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Lawsuit says megachurch forced employees to tithe 10% of each paycheck
The Seattle-based Churchome never told potential employees their salaries would be a lot less than advertised
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A former staffer of Churchome, a Seattle-area megachurch, has filed a class-action lawsuit against the church, its pastors Judah and Chelsea Smith, and CEO David Kroll, claiming that they forced her to give them 10% of her paycheck in order to remain employed.
Plaintiff Rachel Kellogg worked at the church for more than two years, starting in 2019. At no point was she told that she’d be forced to tithe a minimum of 10% as part of her job, effectively reducing her monthly salary.
When COVID finally stopped in-person church services, Judah Smith told all staffers that the tithing requirement was still in effect and that some employees had already been “fired because they were not tithing.” To hammer home that point, he quoted Seattle Seahawks quarterback (and church board member) Russell Wilson, who said tithing was a “black and white” issue more important than taking communion. He also claimed the Bible said Christians should give up their possessions before failing to tithe.
Again: This was a message to employees, not church members, who are encouraged but not obligated to give. Kellogg said she agreed to let the money be automatically taken out of each paycheck.
Later that year, after a serious car accident, Kellogg faced injuries, medical expenses, and the need for a new car. It didn’t help that she was forced to move to a new, more expensive place because her previous landlord canceled her lease.
She needed whatever money she was earning. So in 2021, she stopped letting the church take that 10% from her paycheck. She was later verbally reprimanded for that decision and told to change her ways… which she promised she would do after she saved a bit of money and had more “padding” in her bank account.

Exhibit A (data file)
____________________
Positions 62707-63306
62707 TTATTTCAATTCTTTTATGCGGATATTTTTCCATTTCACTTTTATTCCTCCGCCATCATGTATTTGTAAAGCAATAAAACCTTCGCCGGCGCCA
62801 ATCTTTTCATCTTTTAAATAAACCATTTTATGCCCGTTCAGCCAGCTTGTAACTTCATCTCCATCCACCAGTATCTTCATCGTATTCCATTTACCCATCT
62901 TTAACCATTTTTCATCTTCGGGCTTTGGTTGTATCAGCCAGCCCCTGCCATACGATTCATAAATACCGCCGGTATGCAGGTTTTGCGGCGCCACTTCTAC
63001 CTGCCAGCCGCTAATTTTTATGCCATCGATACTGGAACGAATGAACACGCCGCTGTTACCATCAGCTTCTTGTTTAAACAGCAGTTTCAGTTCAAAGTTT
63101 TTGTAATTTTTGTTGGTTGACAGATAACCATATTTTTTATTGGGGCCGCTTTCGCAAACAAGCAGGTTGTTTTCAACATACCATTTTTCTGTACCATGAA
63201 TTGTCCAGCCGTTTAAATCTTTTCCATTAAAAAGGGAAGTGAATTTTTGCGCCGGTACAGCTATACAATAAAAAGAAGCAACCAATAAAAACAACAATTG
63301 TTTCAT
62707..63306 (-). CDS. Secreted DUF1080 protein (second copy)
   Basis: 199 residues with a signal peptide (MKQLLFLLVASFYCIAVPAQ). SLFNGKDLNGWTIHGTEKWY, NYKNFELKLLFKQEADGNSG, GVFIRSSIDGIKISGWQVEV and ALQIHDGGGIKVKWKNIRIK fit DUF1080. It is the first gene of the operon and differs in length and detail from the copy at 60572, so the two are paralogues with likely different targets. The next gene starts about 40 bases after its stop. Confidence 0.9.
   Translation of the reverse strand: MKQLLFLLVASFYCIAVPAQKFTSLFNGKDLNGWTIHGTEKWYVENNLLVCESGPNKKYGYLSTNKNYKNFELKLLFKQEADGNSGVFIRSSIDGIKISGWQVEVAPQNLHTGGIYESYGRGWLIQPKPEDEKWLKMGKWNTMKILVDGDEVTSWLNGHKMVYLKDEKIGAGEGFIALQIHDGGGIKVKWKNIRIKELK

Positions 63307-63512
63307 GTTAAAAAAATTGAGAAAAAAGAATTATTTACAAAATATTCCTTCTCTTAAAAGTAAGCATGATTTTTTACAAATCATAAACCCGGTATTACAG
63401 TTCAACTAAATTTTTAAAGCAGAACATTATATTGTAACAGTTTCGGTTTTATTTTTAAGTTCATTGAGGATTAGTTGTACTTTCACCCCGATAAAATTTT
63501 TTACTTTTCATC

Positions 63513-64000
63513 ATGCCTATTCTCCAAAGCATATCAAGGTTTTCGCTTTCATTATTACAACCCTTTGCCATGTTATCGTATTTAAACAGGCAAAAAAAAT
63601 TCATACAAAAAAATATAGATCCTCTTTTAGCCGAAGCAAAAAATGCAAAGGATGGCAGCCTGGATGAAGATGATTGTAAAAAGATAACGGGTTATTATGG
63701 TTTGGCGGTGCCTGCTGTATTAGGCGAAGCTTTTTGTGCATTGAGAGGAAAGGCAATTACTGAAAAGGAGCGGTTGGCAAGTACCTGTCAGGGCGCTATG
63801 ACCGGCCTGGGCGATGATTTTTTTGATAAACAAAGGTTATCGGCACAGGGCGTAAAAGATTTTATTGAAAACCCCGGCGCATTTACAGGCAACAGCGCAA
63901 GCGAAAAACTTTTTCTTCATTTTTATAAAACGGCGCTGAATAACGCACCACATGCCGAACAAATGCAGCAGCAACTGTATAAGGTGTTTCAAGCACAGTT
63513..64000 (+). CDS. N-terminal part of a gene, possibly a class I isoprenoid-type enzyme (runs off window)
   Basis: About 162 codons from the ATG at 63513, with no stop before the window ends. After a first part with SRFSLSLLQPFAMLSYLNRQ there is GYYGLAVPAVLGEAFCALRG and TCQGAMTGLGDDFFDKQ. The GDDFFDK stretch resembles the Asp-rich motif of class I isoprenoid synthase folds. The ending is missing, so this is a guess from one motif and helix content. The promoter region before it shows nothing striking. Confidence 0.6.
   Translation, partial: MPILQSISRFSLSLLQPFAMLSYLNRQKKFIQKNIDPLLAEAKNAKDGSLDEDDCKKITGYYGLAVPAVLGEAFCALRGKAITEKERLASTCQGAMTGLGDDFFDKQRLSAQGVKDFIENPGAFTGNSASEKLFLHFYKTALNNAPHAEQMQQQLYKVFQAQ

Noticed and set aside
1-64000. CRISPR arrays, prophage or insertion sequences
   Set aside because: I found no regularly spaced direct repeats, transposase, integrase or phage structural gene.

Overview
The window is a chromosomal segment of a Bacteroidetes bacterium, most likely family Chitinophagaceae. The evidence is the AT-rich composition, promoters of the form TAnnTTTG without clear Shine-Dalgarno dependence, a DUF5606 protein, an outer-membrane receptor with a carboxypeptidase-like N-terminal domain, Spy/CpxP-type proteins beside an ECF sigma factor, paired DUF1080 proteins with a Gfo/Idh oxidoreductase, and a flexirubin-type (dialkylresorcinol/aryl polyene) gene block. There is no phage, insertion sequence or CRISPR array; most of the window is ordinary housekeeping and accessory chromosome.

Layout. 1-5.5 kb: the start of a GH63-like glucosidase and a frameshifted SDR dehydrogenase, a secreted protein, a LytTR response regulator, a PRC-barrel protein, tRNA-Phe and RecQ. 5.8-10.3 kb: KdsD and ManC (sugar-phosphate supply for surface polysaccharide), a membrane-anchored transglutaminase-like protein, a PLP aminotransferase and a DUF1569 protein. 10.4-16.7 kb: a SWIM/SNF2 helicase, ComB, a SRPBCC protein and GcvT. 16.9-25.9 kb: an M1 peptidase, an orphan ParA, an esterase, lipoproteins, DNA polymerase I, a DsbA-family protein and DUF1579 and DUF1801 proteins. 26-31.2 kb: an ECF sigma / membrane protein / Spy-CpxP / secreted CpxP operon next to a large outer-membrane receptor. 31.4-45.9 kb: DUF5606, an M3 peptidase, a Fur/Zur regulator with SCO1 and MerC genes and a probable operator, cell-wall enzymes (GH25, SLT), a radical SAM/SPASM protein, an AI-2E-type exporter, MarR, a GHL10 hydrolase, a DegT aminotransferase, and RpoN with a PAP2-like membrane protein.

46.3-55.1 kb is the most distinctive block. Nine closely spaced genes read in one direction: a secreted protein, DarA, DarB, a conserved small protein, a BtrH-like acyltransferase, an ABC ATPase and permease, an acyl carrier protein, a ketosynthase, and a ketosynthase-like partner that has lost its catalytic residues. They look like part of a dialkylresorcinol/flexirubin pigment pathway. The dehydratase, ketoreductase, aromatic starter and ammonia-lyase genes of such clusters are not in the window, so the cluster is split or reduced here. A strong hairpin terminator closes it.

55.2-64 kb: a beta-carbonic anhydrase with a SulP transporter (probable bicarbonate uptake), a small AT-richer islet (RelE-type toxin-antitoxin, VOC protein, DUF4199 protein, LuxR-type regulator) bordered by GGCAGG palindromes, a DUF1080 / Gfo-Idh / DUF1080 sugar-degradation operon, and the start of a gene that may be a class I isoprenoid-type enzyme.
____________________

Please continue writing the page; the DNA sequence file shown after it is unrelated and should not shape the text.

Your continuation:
By January of 2022, the reprimand was in writing. Kellogg made sporadic contributions to the church throughout the year, but it wasn’t regular and it wasn’t 10% of her paycheck. One of her supervisors, Joe Goods, told her in February of 2023 that he’d fallen under hard times in the past, too, but “he chose to sell his house” instead of not tithing… as if that’s just a normal thing everyone can do.
In a series of screenshots from the church’s Slack channel, a number of church leaders tell staff (and Kellogg specifically) that tithing is expected from everyone:
It’s just admission after admission that all employees are required to do something that was never spelled out when they took the jobs.
Earlier this month, as seen in those last two screenshots, Kellogg was given an ultimatum: Start tithing within four weeks or else you’ll be out of a job.
This wasn’t, in other words, some voluntary act of generosity, inspired by faith. This was her bosses telling her that all employees were required to give money back to the company to the point that it said as much in the employee handbook.
While the tithing was an internal policy, the church advertised job positions that were essentially overstating the salaries since the eventual paychecks would be smaller than listed. They never explicitly said in those job listings that employees would be expected to tithe.